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Apple could make it even easier to find your stolen iPhone

November 7th, 2016 at 8:00 PM
Find My iPhone Power Off

There’s one very neat feature built into modern smartphones, one that you should never want to use. If enabled, Find My iPhone lets you find a lost or stolen device, as long as it’s powered on. That’s great if you act fast and if you lost your device. But if thieves swiped it, chances are they’re going to turn it off immediately to avoid tracking.

Apple, however, is looking to improve its security feature, and let you find the device even when it’s powered off.

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A new patent application discovered by CNBC reveals that Apple is actively researching this particular type of feature. A stolen iPhone that’s powered off could automatically turn itself back on to transmit location data to the owner. This would happen without the thieves’ knowledge, as the iPhone would only require to connect to a wireless network and issue a message via a predetermined communication method, including SMS, email, or something else.

The user would then be able to locate the device on a map, or at least find out the last known location based on the data the iPhone transmits. The device would then turn itself off and resume activity at a later predetermined date, until you find. Supposedly, you’d be able to customize the functionality inside iOS.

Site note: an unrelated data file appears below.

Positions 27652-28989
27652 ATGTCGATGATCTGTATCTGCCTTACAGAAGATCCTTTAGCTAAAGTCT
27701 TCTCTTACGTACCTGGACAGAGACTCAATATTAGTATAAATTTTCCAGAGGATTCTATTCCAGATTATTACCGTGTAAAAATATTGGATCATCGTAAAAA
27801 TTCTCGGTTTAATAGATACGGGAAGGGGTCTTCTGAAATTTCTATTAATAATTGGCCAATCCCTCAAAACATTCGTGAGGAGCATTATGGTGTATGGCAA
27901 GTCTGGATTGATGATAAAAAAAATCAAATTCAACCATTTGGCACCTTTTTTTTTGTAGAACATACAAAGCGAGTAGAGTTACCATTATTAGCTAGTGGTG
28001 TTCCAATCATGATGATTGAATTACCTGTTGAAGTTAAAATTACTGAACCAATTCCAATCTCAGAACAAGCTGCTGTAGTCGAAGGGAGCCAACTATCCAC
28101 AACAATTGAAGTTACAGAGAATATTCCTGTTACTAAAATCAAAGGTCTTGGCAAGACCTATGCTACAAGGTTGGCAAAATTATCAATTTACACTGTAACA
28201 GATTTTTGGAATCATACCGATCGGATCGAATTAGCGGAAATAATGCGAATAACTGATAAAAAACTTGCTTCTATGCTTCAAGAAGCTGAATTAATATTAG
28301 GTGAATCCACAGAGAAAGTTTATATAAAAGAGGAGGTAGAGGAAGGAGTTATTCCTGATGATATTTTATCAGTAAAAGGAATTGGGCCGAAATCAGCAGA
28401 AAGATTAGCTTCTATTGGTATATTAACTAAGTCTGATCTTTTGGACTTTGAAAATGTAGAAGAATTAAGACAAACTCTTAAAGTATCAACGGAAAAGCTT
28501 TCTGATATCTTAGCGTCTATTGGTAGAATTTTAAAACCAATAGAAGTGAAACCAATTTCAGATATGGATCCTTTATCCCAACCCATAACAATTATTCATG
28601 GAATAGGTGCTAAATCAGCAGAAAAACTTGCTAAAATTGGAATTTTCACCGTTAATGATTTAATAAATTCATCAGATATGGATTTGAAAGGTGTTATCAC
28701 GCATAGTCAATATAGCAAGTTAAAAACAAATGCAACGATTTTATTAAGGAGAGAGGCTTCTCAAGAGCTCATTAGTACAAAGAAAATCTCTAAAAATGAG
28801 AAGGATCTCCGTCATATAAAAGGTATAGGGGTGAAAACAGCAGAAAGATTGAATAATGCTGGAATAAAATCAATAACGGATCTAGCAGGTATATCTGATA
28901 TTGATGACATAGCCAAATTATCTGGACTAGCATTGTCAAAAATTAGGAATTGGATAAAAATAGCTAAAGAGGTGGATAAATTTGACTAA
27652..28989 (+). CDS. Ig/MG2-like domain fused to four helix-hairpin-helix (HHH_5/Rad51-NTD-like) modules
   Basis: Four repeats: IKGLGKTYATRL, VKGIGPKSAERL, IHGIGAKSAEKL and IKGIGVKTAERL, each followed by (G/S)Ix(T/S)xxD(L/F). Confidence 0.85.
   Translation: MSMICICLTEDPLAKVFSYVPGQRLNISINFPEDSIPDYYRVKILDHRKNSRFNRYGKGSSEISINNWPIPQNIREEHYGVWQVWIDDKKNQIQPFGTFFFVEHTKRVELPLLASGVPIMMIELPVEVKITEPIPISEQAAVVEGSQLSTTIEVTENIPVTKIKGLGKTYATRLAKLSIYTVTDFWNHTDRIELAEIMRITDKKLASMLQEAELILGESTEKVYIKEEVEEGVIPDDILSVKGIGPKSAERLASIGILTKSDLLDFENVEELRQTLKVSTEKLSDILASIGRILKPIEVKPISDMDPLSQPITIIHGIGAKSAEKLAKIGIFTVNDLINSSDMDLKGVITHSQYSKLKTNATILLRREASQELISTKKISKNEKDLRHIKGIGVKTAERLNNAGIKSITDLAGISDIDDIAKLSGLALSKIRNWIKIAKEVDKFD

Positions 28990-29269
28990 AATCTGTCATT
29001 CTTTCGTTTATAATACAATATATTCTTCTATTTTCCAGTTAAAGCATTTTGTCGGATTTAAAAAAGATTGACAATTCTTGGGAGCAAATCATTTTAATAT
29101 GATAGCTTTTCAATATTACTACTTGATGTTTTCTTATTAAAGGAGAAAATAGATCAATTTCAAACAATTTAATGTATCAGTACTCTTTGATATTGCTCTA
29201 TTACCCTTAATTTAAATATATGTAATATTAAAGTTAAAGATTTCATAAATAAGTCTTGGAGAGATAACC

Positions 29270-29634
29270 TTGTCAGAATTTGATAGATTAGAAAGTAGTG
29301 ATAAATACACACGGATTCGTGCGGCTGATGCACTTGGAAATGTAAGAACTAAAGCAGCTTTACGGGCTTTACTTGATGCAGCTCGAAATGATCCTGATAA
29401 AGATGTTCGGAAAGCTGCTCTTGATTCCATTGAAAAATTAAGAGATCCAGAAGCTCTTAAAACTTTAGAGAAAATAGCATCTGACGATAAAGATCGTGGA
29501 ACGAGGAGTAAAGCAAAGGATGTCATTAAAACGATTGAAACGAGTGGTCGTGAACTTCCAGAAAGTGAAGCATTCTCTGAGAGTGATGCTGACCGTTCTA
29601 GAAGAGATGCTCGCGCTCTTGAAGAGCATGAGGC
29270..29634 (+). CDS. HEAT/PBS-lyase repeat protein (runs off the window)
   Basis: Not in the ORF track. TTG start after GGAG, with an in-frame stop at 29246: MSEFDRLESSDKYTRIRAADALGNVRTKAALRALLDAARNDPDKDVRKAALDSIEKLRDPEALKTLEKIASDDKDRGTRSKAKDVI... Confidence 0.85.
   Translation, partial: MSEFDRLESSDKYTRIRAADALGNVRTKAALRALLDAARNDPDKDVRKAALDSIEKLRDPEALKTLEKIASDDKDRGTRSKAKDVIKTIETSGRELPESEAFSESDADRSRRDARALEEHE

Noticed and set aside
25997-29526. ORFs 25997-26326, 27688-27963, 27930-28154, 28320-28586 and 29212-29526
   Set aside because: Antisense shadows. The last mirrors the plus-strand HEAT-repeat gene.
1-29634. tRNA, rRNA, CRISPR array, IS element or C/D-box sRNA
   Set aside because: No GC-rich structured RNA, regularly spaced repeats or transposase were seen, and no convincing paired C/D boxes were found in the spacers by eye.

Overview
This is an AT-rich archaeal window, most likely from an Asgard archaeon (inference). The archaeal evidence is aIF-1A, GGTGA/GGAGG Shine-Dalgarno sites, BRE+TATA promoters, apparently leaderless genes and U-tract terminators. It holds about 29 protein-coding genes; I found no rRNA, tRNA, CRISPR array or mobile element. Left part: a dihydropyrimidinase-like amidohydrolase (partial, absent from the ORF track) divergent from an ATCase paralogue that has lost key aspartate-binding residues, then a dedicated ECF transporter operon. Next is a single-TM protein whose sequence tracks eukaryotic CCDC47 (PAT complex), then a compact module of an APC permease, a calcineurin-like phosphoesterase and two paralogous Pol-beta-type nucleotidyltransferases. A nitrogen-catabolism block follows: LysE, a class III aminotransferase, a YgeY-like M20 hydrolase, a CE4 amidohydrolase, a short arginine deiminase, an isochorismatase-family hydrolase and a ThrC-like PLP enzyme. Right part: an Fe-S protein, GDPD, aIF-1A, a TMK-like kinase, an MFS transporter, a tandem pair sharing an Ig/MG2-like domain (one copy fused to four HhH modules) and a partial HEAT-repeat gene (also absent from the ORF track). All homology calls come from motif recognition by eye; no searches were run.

There’s still one problem with the feature: if the device is low on battery power, it might not be able to survive on its own for a longer period of time. Of course, thieves will probably want to erase data on the device before trying to sell it, so they might want to connect it to a computer to do it — in the process, the phone would also recharge.

This smarter Find My iPhone feature should further reduce iPhone thefts, which were a rising crime at some point in the past. That said, it’s unclear when Apple will bring this functionality to iOS and macOS devices, and if it’ll ever happen. The patent application, filed on May 6th, published on November 3rd, and titled Apparatus and Method for Determining a Wireless Device’s Location After Shutdown is available at this link.

On a different note, the patent is also a bit on the scary side, as it describes technology that can power itself on to beam out location data silently.

Chris Smith started writing about gadgets as a hobby, and before he knew it he was sharing his views on tech stuff with readers around the world. Whenever he's not writing about gadgets he miserably fails to stay away from them, although he desperately tries. But that's not necessarily a bad thing.

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